Jacob Weaver, 65, of Jerusalem appeared before Belmont County Common Pleas Judge John Vavra on Monday and was sentenced on two counts of gross sexual imposition, a felony of the fourth degree, and one count of attempted gross sexual imposition, a felony of the fifth degree. Vavra imposed a sentence of 17 months for the first two counts, to be served consecutively, and an 11-month concurrent sentence for the third count, for a total of 34 months.
Reuben Kauffman had seen his father cry only once.
Then came Feb. 20, 2012, when Kauffman walked into the kitchen of his family’s Wisconsin farm home. His father sat at the dining table he helped build, reading a well-used Bible. A kerosene lamp dangled from the ceiling. Kauffman’s mother prepared scrambled eggs and homemade granola.
The spartan kitchen was full of wonderful memories for Kauffman, one of nine children. The cinnamon rolls his mother made were treats that remain unmatched. The mashed potatoes and chicken were just as good.
ELKHART, IN — After visiting 450 Cracker Barrel Old Country Stores around the country during a 30-year span, Ray and Wilma Yoder decided it was time to set a goal of visiting all of the company's restaurants.
Now, the Goshen couple is just one stop away from enjoying their favorite foods at all 645 Cracker Barrel locations in 44 states. In less than two weeks, on Aug. 26, they'll mark off the last location when they visit Tualatin, Oregon, a suburb of Portland. Company officials will send them to Portland to visit the nearby Tualatin Cracker Barrel location, as a way of thanking them for visiting the 644 sites.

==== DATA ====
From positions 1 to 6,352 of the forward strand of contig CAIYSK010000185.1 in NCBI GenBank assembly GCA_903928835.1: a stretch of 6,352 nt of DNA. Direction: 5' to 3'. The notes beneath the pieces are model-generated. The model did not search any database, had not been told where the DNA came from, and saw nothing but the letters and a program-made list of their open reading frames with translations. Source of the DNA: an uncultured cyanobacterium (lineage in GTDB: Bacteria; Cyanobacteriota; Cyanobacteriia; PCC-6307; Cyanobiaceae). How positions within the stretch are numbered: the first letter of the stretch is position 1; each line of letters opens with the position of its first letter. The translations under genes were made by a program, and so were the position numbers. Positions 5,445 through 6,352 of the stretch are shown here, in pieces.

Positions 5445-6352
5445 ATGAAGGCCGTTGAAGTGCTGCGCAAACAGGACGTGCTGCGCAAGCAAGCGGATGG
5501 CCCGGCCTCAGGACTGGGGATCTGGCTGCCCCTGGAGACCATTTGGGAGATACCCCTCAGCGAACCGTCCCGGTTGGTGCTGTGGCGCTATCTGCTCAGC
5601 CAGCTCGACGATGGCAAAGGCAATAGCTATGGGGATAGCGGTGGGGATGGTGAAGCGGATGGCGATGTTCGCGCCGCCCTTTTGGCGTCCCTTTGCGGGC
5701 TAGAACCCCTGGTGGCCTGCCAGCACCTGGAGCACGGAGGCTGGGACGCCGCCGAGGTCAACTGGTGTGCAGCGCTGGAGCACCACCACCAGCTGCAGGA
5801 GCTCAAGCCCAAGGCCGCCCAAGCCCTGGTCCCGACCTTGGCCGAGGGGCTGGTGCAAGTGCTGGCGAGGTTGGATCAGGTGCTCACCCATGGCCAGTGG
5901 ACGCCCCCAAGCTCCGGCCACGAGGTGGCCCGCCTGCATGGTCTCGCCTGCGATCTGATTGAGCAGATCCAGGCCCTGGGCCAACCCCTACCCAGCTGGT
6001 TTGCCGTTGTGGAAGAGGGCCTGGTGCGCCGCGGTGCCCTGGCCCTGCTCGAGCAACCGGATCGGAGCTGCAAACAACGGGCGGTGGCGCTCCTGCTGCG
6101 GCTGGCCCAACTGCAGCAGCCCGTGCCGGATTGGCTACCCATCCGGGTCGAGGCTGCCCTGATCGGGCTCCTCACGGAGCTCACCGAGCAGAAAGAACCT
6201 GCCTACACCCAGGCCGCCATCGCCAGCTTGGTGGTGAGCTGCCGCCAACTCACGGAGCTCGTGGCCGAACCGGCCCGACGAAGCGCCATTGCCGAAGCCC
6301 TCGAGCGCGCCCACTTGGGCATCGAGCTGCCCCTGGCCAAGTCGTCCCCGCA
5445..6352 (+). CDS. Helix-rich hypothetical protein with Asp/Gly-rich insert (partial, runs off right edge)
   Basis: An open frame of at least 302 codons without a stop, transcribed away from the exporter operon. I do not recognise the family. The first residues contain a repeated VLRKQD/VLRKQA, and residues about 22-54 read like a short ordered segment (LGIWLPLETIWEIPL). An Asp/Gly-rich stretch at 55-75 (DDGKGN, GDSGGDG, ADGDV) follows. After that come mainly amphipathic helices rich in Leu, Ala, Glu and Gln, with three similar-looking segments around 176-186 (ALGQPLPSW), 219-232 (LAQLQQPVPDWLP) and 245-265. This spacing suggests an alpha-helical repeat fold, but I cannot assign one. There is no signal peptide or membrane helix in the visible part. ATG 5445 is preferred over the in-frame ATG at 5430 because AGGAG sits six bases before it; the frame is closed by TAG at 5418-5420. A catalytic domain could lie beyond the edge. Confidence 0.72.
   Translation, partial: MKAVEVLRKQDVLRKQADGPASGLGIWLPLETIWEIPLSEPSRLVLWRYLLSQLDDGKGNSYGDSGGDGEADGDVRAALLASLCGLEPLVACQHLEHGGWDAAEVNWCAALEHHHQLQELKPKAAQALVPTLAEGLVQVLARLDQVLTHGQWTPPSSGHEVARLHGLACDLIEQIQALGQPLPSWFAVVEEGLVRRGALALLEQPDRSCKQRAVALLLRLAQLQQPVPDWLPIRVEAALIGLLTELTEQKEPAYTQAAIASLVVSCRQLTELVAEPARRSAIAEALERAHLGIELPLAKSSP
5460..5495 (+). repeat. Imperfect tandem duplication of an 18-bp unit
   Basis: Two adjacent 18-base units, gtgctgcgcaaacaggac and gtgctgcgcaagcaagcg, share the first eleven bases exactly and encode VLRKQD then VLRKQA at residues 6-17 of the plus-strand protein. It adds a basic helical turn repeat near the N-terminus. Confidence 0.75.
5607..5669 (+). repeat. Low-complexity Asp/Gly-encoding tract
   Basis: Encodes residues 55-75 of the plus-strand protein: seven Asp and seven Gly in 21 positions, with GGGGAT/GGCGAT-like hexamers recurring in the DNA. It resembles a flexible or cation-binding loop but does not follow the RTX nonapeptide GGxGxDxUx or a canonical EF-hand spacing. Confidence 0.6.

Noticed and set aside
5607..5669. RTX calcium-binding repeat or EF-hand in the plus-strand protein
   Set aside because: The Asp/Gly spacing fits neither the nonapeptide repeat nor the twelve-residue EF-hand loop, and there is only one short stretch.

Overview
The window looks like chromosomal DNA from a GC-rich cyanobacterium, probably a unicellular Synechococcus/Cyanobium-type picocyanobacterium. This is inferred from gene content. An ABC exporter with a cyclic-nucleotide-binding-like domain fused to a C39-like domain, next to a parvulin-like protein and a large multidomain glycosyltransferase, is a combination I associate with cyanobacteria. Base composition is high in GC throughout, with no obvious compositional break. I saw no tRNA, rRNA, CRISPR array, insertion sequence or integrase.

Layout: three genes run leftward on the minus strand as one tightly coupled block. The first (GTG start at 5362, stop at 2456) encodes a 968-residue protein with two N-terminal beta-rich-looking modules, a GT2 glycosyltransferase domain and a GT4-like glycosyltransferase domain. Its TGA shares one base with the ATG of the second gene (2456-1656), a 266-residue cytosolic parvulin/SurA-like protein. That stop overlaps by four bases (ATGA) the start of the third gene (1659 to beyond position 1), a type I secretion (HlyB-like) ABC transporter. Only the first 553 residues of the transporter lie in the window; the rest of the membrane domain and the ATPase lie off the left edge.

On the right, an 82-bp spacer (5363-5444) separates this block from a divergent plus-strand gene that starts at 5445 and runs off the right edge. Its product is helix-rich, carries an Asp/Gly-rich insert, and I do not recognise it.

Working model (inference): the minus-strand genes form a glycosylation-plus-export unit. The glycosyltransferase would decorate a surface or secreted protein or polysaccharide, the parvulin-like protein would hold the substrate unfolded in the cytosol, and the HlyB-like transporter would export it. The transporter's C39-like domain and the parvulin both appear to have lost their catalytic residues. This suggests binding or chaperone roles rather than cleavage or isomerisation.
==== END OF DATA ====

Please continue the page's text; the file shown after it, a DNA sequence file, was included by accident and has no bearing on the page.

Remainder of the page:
Parents whose children are taken from them often fear that their children will forget them, especially if the children are very young when Child Protective Services steps in. However, there is a deep need inside human beings to know our biological parents, even if we don’t remember anything about them. There is something inside that longs to know where we came from and wants to connect with the truth.
Elizabeth Byler of Pennsylvania is a mother of medically kidnapped children who has prayed that her children will not forget her. She also understands this longing from the perspective of the child, because she was raised in the Amish community by people who were not her parents.
Since Elizabeth’s story broke on Health Impact News, there have been some interesting developments with regards to finding her biological father.
COLUMBIA, MO - Albert Lee had his right arm around Jack Howard’s throat. With his left arm, Lee secured his hold. He wrapped both legs around his sparring partner, ensuring Howard couldn’t get up from the mat.